The justice secretary showed his unease for the EU by blaming it for the rise of extremism. “Far from providing security in an uncertain world, the EU’s policies have become a source of instability and insecurity. Razor wire once more criss-crosses the continent, historic tensions between nations such as Greece and Germany have resurfaced in ugly ways and the EU is proving incapable of dealing with the current crises in Libya and Syria … All of these factors, combined with popular anger at the lack of political accountability, has encouraged extremism, to the extent that far-right parties are stronger across the continent than at any time since the 1930s.”
That seems extreme; it is hard to picture the EU as the source of extremism. That finger might indeed be pointed at the likes of UKIP, who Gove is now allied with.
On the stay in side is this unlikely mix of Tories, Labour and the few remaining LibDems. The prime minister and the leader of the Labour Party will be making wholly contradictory cases for staying in the EU.
David Cameron will argue that he has bravely secured a new settlement with the EU to protect the UK from too much Brussels interference. Not really. Not much has changed.
Cameron wants less European regulation of our banks and businesses, Corbyn wants more.
Corbyn wants an EU that shapes social protection of workers. And that is the last thing the prime minister could ever campaign for, if he wants to remain leader of the Tories.
Basically little has changed. Britain has always been something of an EU exception. Not needing to join the euro, retaining passport controls and not being in the Schengen free travel zone, enjoying Britain’s big budget rebate, not having to join common EU policies on justice and home affairs.
The trouble with Cameron is that he has spent his entire decade as party leader undermining support for the EU.
The EU faces real substantive issues. It has looked weak, split and immobilised over the migration crisis. It looked clueless when faced by the euro’s weakness; austerity was a predictable but wrong answer.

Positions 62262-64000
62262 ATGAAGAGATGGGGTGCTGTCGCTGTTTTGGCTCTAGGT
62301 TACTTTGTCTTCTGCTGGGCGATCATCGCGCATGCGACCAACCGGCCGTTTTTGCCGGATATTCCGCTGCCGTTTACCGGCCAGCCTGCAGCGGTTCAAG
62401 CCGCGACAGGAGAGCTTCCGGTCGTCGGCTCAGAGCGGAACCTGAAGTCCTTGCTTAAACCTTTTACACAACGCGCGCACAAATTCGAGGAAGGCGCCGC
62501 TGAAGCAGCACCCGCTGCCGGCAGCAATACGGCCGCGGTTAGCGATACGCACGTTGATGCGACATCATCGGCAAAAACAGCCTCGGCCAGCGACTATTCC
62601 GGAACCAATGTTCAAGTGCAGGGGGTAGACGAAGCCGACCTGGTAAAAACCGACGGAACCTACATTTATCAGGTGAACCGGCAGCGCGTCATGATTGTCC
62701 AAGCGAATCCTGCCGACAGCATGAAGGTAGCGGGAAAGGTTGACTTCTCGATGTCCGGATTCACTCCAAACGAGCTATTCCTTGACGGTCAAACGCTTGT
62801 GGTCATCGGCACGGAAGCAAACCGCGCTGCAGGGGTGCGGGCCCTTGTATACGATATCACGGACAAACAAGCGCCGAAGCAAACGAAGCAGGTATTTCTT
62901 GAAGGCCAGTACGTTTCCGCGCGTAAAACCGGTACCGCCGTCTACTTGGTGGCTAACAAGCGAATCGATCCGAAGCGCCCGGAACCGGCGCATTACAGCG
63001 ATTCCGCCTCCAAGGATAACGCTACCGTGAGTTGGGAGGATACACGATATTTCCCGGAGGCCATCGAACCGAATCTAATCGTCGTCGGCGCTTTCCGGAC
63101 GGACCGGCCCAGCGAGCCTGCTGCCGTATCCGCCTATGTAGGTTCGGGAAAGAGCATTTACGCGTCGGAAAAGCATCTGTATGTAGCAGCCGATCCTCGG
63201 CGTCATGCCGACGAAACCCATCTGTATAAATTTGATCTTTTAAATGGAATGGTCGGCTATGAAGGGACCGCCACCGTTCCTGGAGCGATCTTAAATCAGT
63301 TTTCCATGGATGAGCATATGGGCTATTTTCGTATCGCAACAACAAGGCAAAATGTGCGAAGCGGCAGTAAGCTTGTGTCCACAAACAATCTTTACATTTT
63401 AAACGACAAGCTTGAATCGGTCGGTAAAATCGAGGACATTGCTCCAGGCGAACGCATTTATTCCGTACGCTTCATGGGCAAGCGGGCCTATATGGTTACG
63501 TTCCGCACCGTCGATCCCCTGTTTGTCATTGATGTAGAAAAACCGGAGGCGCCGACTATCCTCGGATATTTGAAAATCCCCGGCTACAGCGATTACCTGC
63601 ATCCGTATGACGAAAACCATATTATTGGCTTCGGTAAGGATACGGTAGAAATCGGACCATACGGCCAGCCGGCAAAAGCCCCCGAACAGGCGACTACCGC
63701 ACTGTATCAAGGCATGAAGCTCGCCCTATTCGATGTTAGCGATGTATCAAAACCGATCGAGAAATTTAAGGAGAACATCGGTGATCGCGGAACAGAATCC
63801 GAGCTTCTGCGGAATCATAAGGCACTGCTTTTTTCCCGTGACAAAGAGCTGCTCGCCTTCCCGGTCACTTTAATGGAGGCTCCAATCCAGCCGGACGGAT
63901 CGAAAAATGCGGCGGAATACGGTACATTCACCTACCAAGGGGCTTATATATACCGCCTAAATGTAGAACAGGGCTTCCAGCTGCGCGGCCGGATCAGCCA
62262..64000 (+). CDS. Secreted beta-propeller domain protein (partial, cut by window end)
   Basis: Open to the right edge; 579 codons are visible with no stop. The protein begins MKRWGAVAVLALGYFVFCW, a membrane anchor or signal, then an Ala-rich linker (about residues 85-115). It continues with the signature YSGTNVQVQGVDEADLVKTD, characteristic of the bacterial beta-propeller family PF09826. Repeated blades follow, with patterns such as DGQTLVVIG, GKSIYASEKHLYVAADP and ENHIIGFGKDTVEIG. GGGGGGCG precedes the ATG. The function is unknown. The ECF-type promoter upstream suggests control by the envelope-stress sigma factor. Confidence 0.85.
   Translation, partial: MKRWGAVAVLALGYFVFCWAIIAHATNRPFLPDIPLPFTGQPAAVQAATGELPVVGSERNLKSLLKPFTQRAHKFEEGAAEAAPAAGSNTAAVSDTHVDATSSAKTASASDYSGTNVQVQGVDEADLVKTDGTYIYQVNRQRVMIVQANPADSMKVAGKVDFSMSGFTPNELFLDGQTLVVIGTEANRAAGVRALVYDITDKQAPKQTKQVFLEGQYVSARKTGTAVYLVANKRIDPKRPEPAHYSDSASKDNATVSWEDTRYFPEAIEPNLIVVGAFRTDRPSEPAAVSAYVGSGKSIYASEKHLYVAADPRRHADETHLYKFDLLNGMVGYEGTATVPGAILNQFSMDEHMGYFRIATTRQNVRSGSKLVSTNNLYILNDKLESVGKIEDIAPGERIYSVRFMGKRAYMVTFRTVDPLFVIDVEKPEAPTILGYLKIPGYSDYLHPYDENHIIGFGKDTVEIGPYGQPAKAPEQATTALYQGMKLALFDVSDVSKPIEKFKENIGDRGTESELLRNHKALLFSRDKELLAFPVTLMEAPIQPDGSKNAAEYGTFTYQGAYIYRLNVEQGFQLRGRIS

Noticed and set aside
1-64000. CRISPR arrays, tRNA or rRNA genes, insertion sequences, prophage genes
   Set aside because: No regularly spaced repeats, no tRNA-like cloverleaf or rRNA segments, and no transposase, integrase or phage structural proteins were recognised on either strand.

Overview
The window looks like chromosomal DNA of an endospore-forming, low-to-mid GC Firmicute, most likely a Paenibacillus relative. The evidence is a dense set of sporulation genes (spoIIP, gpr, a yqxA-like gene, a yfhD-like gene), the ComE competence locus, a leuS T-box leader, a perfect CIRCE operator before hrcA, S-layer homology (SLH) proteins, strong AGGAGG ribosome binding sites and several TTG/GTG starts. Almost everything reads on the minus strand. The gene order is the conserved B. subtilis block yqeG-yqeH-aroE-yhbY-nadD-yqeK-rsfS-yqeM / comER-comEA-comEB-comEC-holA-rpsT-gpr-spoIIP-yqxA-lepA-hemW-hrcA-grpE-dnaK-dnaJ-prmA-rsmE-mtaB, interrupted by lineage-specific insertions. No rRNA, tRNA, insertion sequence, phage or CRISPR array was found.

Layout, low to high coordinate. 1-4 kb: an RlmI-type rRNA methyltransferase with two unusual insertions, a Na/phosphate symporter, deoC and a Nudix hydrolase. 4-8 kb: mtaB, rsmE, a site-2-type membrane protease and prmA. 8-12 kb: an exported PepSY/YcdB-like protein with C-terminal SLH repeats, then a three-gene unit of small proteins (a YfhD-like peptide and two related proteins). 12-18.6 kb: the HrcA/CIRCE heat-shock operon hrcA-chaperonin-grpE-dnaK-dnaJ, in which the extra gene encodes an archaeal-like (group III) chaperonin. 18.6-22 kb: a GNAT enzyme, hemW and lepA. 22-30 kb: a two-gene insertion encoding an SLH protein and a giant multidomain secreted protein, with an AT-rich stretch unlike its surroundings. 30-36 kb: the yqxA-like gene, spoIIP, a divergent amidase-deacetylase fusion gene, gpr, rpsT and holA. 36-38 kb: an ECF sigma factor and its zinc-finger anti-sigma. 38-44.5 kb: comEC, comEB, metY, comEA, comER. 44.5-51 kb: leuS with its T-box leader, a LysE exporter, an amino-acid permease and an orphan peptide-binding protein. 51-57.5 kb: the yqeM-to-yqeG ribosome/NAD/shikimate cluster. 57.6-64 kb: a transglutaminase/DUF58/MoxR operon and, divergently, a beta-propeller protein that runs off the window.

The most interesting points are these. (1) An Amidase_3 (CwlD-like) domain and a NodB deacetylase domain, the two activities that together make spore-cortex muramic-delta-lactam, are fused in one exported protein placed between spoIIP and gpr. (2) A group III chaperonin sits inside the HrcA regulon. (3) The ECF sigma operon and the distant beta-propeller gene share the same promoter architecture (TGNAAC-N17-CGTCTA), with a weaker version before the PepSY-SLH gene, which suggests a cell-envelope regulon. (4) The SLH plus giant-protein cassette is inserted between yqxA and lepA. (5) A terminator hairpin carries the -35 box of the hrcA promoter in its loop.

The EU has fumbling over the Ukraine and Crimea; it has been ineffective in dealing with Putin.
Britain has made no contribution to these real issues.
Instead Britain has forced the EU to debate the precise size of payment of child benefit to very few children of EU migrant workers. Mean-spirited. Meanwhile Osborne’s has tried to restrict EU regulation and taxation of our tax haven City of London – where barely an ethical bone exists.
As for resigning from an “ever closer union”, that looks peculiarly empty when the EU is pulling itself further apart.
Cameron’s pettiness has demeaned and embarrassed Britain. Joining a large group means group decisions, but together garnering more power against global forces. Work from withing not from without.
It is easy to forget why the EU exists. Securing democratic freedom was its founding postwar purpose, which explains the hasty eastward enlargement when the Berlin Wall fell. Former communist countries, and Greece, Spain and Portugal, were all embraced, regardless of economic cost.
The EU was a beacon of decency. And that is why we should be a part.
Instead the biggest fear is that the in/out debate becomes a referendum on immigration. Barrier Britain. But remember a leave vote doesn’t secure us against global mass movements.
Who are the British? Where do they belong in the world? What’s the future for their long-term interests? And which allies are closest to their own values? Answer those questions and you will know why we should never have even got this far.
Jeremy Corbyn understands why Britain should remain in the EU – “It’s because being part of Europe has brought Britain investment, jobs and protection for workers, consumers and the environment. We are convinced that the EU is a vital framework for European trade and international cooperation in the 21st century, and that a vote to remain in Europe is in the best interests of our people.”
Corbyn will lead the Labour campain to create real change in Europe based on opposition to austerity and a Europe of sustainable growth, jobs and social justice.
Four months of debate lie ahead. I suspect the real substantive issues will get little debate. But staying in the EU, as responsible, articulate participants, is the key to changing the EU.